The OECD Main Science and Technology Indicators (MSTI) are a statistical publication prepared by the Science and Technology Policy (STP) Division of the OECD Directorate for Science, Technology, and Innovation under the aegis of the OECD Working Party of National Experts on Science and Technology Indicators (NESTI), a subsidiary body of the OECD Committee for Scientific and Technological Policy. MSTI provides a set of indicators that reflect the level and the structure of the efforts undertaken by OECD member countries and selected non-member economies. Its contents draw principally on data on financial and human resources devoted to research and experimental development (R&D) as defined in the OECD Frascati Manual, complemented by additional indicators of outputs and potential outcomes of scientific and technological activities, namely patent data and international trade in R&D-intensive industries. In addition to these, MSTI comprises several economic and demographic series from other OECD sources which are used to calculate adjusted indicators which account for differences in the relative size of economies, purchasing power and the effect of inflation.
Indicators on R&D expenditures, budgets, and personnel are derived from the OECD’s Research and Development Statistics database (Research and Development Statistics Database (RDS), which is based on the data reported to OECD and Eurostat in the framework of the joint OECD/Eurostat international data collection on resources devoted to R&D. The sources for the other indicators include the OECD databases on Patents and Bilateral Trade in Goods by Industry and End-use category (BTDIxE).
MSTI is published twice yearly, in March and September, with the former representing the first available R&D performance figures with a global scope. The September publication consolidates the March publication with final data provided by countries.
Territorial coverage of latest available edition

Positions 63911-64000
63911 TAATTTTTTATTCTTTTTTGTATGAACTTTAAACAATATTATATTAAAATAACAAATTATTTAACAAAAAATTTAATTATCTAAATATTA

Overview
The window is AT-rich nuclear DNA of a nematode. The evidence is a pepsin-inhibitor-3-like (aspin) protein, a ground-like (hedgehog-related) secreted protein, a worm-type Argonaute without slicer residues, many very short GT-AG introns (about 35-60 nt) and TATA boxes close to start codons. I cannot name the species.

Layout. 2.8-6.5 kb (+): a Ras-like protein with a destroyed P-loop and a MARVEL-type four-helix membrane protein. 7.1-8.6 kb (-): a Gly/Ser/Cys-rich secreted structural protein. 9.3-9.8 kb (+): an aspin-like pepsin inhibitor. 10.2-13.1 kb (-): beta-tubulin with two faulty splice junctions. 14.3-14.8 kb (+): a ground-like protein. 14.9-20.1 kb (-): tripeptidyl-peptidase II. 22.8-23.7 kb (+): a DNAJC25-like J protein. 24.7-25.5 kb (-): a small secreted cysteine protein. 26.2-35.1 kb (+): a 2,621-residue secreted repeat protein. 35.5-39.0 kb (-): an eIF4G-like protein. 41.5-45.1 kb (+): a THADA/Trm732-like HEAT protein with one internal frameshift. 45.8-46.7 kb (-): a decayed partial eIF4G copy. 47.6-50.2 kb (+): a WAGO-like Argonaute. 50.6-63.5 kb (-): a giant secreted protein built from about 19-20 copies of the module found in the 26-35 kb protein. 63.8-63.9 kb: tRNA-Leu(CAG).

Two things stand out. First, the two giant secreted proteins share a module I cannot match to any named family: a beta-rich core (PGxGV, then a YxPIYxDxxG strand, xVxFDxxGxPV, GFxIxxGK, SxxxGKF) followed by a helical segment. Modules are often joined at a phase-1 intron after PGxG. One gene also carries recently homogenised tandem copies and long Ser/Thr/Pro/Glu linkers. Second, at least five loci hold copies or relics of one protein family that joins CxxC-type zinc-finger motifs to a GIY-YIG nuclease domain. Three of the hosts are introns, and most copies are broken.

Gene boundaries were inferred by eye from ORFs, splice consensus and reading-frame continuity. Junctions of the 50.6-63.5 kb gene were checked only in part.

MSTI coverage is defined by the reporting by countries to OECD of R&D statistics that are consistent with the Frascati Manual. These are based on data provided by responsible national bodies to the OECD annual call for R&D data from OECD member countries and selected non-member economies. In its latest available edition, MSTI reports indicators on 37 out of 38 OECD Member countries with most recent data typically reaching up to 2021 (2022 in the case of R&D budgets). Costa Rica, which became the 38th member of the OECD in May 2021 is not yet included in MSTI pending final verification that its R&D statistics are suitable for inclusion in the OECD R&D statistics database on which MSTI R&D indicators are based.
Indicators are also compiled for the OECD aggregate zone, the European Union (EU-27 zone), as well as seven non-member economies: Argentina, People’s Republic of China (hereafter “China”), Romania, Russian Federation, Singapore, South Africa and Chinese Taipei.
In response to Russia's large-scale aggression against Ukraine, the OECD Council decided on 8 March 2022 to immediately suspend the participation of Russia and Belarus in OECD bodies. In view of this decision, the OECD suspended its solicitation of official statistics on R&D from Russian authorities, leading to the absence of more recent R&D statistics for this country in the OECD database, while previously compiled data are still available.
In this latest edition, the OECD has decided to put under review data for a number of R&D indicators for China referring to years 2019, 2020 and 2021, suppressing the publication of several headline indicators for those years until a number of questions on the coherence of expenditure and personnel data have been effectively addressed.
The MSTI indicators can be retrieved from and visualised using the OECD STI Scoreboard platform, where they can be analysed alongside different STI indicators.
The electronic edition is available via the OECD’s data dissemination service, “OECD.stat”. From there, the MSTI Excel file can be downloaded by clicking “export” and then “related files”. The MSTI database is also available online through OECDiLibrary.
The OECD R&D and GBARD Sources and Methods Database contains metadata relevant to the interpretation of R&D series included in MSTI and RDS.